Son of former Galway lord mayor to be sentenced for aggravated sexual assault
A NURSE who was violently sexually assaulted by the son of a prominent Galway politician has told that a court she has become a "ghost" of her former self.
The woman was giving evidence in the Central Criminal Court at the sentence hearing of Brian Maher (25).
Maher of Clostoken, Loughrea, County Galway, had pleaded guilty to aggravated sexual assault and assault causing harm to the woman, in Bohermore, Galway City, on October 16, 2010.
Maher is the son of Fine Gael Councillor Michael Maher, who has just completed a term as the Lord Mayor of County Galway.
In her victim impact statement, the woman – who is now aged 38 – said it was “impossible to completely articulate” the impact Maher's actions have had on her and that she has suffered “physically and emotionally”.
“I will never forgive Brian Maher for hurting me and for causing my family so much pain and anguish,” she said.
She said that he had disregarded her “liberty, well-being, life and human rights” and she was now a “ghost” of her former self as a result of what she described as a “savage” assault.
“I've become a person I don't know any more. My life has changed forever,” she said.
She said that any sentence handed down “will never return me to the happy independent” woman she once was.
She has had to endure nightmares that her attacker will be released from prison and said she requires medication to sleep at night.
The woman sustained serious injuries in the attack, including a broken bone on her nose, a fractured cheekbone and a knocked out tooth.
“My nose and tooth are constant physical reminders of Brian Maher and what he did to me every time I look in the mirror,” she said.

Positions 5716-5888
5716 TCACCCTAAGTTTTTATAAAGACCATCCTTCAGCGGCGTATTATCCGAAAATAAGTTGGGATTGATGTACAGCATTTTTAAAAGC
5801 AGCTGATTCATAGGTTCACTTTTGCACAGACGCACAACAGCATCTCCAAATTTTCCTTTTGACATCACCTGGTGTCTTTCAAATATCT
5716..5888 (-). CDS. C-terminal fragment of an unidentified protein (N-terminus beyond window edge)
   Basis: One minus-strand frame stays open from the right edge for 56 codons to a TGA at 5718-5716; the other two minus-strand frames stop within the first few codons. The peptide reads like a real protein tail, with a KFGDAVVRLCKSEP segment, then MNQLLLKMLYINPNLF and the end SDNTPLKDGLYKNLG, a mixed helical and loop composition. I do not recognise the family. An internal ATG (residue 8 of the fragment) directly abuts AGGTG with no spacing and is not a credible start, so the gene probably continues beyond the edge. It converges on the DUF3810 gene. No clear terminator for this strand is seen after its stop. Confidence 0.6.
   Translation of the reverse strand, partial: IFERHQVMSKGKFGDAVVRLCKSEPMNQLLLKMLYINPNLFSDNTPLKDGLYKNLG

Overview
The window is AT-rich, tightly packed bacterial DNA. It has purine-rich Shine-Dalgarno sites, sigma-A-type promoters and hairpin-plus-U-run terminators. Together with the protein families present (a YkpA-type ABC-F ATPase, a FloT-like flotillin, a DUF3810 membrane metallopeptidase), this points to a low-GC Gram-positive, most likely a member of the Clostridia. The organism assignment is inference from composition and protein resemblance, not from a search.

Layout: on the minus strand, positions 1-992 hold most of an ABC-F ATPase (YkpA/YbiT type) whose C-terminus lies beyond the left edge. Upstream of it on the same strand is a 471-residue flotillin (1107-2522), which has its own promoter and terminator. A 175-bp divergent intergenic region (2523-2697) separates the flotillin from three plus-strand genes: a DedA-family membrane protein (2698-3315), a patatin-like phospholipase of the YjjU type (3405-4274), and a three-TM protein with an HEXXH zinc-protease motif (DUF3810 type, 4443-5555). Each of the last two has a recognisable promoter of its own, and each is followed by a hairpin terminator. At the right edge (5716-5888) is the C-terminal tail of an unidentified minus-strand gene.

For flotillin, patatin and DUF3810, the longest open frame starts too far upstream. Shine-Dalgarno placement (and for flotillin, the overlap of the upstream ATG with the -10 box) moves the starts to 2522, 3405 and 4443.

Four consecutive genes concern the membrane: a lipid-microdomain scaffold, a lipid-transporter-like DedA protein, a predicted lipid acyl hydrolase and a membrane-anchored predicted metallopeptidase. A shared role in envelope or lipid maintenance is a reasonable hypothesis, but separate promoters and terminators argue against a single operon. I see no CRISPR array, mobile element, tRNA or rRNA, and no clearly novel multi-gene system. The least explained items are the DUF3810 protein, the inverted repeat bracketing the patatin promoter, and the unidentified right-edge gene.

“I used to be a very independent woman with no fear. Now I am scared to go anywhere after a certain hour on my own. I'm terrified of having anyone stand behind or close to me,” she added.
She said that since “the violation of my body”, her relationship with her fiancée has changed and socialising has become “impossible”.
“I'm constantly looking over my shoulder fearful of someone grabbing me like Brian Maher did. I'm a very jumpy and nervous person now,” she said.
She said it took her almost six months to return to work after the attack.
Detective Inspector Gerry Roche told the court that the victim was on her way home from a night out when she was attacked.
She took a taxi for part of the journey and then walked the remainder of the route. Maher grabbed her and pulled her into an alleyway. He banged her head off a wall and she fell to the ground.
Maher ripped then open her jeans and tried to rape her.
Local residents arrived after hearing the woman’s screams. Maher ran away but was caught a short time after a struggle with gardai.
Det Insp. Roche said that Maher initially denied the allegations, but made admissions during his fourth interview with gardaí and “came clean”.
Maher, the eldest of three children, is from a “well-known family” in Galway, the garda told the court. He was claiming job seekers allowance and worked occasionally at the time.
Defence counsel Brendan Grehan SC said his client is deeply apologetic for the hurt and distress he caused to his victim and read out an apology on his behalf to the court.
“I never went out that Friday night to hurt anybody. I hope some day you can find it in your heart to forgive me. . . I wish I could turn back time,” Maher wrote, addressing his victim.
Mr Grehan said the accused, who has no previous convictions, comes from a family “which has some legacy of public service and community activism”.
“She was simply the wrong person in the wrong place at the wrong time. There is no question that she was targeted,” said Mr Grehan.
He said the accused is willing to stay away from the victim and said he has undertaken a range of courses during his time in custody including a computer and addiction course.
Mr Justice Patrick McCarthy remanded him in custody until sentencing next Thursday.